Pages: 150 | ASIN: B0725M51SV
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Lucy Finds a Home is a short and sweet tale featuring an adorable grey kitten that gets lost and searches for its place in the world. What was the inspiration that made you want to write this lovely children’s story?
Writing has always been a passion of mine. Lucy Finds a Home, came to life for me when my husband and I were enjoying a long weekend in the mountains of WV. One afternoon, while hiking through the mountains (getting my steps in:)) I saw twin fawns, several squirrels, many trout in the river, and even a turtle! That walk inspired me to write about a kitten, we found abandoned earlier that year, and her adventures searching for her forever home.
I love the book’s underlying ideas of perseverance and trying new things. What were some morals you felt were important for this book?
Thank you, I think it is important for children to know that not everything we do works out as planned. But that does not mean we failed. It means we have an opportunity to learn…..it means we have an opportunity to try again. In Lucy’s adventure she finds herself in many situations that don’t work out as she planned. But this gives her the opportunity to make new friends and learn how they live. Accepting them for who they are, but knowing that she has to be herself, she moves on until eventually she finds her forever home. If she had given up she would have missed out on all of that.
The art in this book is very cute. How did the art develop and what decisions went into picking the right scenes?
I have to give this credit to the illustrator, Bryce Westervelt. He has written and illustrated many books, and I have been a fan of his work for years. His pictures are crisp, simple, and clean. I love that! I sent him the manuscript for Lucy Finds a Home and was thrilled when he said he would be interested in illustrating the book. Since Lucy Finds a Home is a first reader, I wanted pictures that enhanced the story, but did not necessarily tell the story. I sent Bryce some pictures of the “real” Lucy. He was able to capture her look and highlight each scenes primary focus with cute vibrant pictures. When he sent me the preliminary drawings, they were exactly what I wanted. Bryce took it from there and brought the book to life!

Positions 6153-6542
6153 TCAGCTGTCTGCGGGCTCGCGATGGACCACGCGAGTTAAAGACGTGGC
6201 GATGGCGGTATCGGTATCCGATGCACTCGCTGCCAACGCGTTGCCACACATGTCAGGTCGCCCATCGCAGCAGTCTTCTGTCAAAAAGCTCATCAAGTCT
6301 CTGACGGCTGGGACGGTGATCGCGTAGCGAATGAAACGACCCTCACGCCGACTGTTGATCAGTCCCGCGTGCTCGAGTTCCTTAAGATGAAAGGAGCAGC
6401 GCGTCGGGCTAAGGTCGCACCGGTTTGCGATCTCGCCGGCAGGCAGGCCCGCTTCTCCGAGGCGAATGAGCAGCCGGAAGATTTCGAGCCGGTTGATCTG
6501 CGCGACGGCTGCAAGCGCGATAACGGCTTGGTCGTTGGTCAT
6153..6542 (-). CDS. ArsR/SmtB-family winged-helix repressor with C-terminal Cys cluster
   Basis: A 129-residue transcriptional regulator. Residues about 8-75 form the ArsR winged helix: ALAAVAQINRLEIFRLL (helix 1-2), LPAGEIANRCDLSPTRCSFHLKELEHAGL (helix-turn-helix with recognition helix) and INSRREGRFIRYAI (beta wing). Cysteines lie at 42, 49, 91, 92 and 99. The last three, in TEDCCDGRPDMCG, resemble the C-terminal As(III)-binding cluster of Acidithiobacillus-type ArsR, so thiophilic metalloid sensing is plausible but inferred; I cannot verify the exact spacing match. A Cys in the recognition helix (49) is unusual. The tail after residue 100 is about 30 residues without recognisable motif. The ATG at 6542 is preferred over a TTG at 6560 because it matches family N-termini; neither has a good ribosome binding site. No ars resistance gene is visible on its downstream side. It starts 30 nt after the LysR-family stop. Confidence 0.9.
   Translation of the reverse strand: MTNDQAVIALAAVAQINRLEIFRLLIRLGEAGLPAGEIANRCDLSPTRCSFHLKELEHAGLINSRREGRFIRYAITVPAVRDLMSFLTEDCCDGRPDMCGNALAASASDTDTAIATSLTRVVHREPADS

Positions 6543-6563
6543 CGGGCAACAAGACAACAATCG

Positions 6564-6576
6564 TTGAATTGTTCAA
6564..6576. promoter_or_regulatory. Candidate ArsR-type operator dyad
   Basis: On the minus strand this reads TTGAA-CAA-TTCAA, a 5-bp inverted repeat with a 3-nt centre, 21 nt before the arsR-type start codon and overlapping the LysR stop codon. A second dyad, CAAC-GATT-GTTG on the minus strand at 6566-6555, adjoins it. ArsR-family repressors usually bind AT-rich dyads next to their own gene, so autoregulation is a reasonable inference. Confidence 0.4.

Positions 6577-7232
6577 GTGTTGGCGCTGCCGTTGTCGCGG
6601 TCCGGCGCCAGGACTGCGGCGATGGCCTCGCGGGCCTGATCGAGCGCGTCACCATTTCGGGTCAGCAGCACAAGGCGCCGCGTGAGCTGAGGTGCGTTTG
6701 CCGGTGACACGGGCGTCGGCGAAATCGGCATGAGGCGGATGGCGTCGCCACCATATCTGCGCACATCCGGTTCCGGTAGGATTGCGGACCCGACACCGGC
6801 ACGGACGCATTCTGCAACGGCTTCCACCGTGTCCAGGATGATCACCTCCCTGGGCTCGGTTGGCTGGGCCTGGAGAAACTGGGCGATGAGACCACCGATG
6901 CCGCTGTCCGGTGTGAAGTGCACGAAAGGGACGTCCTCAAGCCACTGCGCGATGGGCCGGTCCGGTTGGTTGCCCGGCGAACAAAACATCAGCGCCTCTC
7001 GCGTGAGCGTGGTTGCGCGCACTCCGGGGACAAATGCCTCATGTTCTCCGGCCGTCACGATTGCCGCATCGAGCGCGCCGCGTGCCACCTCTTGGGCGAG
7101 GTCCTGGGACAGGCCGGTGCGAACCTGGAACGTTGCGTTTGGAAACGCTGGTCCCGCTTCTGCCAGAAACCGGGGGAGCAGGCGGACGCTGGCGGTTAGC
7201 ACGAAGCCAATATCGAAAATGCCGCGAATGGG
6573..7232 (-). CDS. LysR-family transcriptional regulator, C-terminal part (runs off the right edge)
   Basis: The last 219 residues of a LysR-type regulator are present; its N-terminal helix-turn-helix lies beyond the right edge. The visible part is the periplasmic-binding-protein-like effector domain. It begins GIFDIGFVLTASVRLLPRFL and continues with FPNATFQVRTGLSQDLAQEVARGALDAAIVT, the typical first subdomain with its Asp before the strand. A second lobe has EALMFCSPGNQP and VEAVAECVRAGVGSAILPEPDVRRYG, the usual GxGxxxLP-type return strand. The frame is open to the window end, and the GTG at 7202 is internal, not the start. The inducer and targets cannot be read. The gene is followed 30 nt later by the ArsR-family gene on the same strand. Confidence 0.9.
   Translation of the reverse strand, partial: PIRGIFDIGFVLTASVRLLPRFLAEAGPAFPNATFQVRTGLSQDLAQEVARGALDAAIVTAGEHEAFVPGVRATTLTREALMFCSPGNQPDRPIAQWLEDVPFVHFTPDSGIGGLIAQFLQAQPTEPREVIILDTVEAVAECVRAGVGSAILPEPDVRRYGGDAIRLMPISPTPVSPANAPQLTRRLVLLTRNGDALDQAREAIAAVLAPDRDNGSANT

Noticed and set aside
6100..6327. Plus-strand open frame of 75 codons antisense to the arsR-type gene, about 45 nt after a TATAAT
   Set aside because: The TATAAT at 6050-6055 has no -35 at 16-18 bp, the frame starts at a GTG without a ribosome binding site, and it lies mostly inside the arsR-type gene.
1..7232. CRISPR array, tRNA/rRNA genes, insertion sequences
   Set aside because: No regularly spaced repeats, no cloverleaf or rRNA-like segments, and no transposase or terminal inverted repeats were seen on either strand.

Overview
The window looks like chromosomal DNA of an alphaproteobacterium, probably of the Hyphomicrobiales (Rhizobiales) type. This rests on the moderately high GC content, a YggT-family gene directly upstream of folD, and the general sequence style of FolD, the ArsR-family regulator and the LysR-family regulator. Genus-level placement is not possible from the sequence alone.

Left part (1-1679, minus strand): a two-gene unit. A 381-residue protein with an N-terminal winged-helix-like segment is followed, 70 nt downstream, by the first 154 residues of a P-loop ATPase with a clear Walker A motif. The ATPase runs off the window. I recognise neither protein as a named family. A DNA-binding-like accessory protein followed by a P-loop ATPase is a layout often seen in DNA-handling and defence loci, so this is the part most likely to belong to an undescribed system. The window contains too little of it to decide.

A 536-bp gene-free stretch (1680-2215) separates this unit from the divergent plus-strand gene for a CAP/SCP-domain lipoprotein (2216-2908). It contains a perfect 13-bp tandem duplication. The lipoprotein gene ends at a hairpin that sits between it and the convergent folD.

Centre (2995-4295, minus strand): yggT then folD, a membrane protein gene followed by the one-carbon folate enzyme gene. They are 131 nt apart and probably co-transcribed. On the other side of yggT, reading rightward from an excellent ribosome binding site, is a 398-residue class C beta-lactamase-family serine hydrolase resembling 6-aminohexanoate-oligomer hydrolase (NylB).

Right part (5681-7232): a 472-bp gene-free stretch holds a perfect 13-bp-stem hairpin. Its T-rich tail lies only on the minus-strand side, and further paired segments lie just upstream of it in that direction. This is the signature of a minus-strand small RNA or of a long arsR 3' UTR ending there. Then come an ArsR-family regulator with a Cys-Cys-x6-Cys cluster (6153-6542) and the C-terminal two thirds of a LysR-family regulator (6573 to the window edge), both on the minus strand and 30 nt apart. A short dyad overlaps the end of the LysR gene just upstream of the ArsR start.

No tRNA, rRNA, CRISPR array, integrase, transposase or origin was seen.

What is the next book that you are working on?
Lucy Finds a Home is the first book in the Lucy’s Tale series. The second book, Lucy meets the family is in the works! You can expect Lucy to get herself into some predicaments as she adjust to her new family!
“Lost in the woods, Lucy meets a fawn, squirrels, a turtle, and even a trout who all invite her to stay with them. But a kitten can’t eat acorns or live in a river. What Lucy wants most of all is a family to call her own.”
Posted in Interviews
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The story of Nickerbacher takes you on a journey of mystical beings and starry-eyed dreams. It’s an adventure with a dragon and a prince and princess. Nickerbacher is a dragon destined for a life of working as a protector of princesses- a job that was proudly held by his father and his father before that. However, Nickerbacher dreams of something more and wants to perform on The Late Knight Show where he can show off his comedic value. With the help of a leprechaun, a prince and other magical beings, can Nickerbacher change the hearts and minds of all La La Land?
Nickerbacher, written by Terry John Barto, is a fun-loving children’s novel based on the story of a dragon and his friends. Nickerbacher dreams of being something more than a dragon protector of princesses and sets his sights on becoming a comedian. There is an underlying message that children will love as it promotes following your dreams even if other people may not believe that you can achieve them.
Throughout the story, the fantasy characters participate in modern-day activities, like taking selfies with mystical beings or trying to fit their feet into the prints of famous celebrities. This provides a modern twist to a classically styled fairy tale that combine beautifully in this incredible city. My favorite character is Miss Phoenix, a receptionist who rises from the ashes to greet the unlikely trio. She is dedicated to her work but has a heart of gold which sings true to the end.
Pictures are included throughout the novel which brings to life the extraordinary fun loving characters. My favorite image is one that includes ghosts and goblins at the Fairywood Forever Cemetery, royal chariots at LAX and the Medieval Tar Pits. The images are a mix of castles with high rise style buildings that replicate a similar style of what I would imagine LA would look like if it had been sprinkled with a touch of fairy dust. I love how the imagery complements the text and helps with engaging the reader in expanding their imagination.
This story will help children to learn the importance of friendship and believing in yourself. Nickerbacher also touches on issues such as family, societal expectations and breaking through the barriers of life in a fun and engaging story line. Children will relate to parts of the story and see parts of themselves in each of the magical beings. I love the relationship between Princess Gwendolyn and Nickerbacher and how they break the stereotypes of the typical dragon and Princess friendship.
I would recommend Nickerbacher to any school-aged children who wants to be lost in the magic of La La Land. This book would be perfect as a bedtime story to be read aloud as Terry John’s Barto’s wonderful way with words will delight all children and adults alike.
Pages: 34 | ASIN: B00SKKX2AW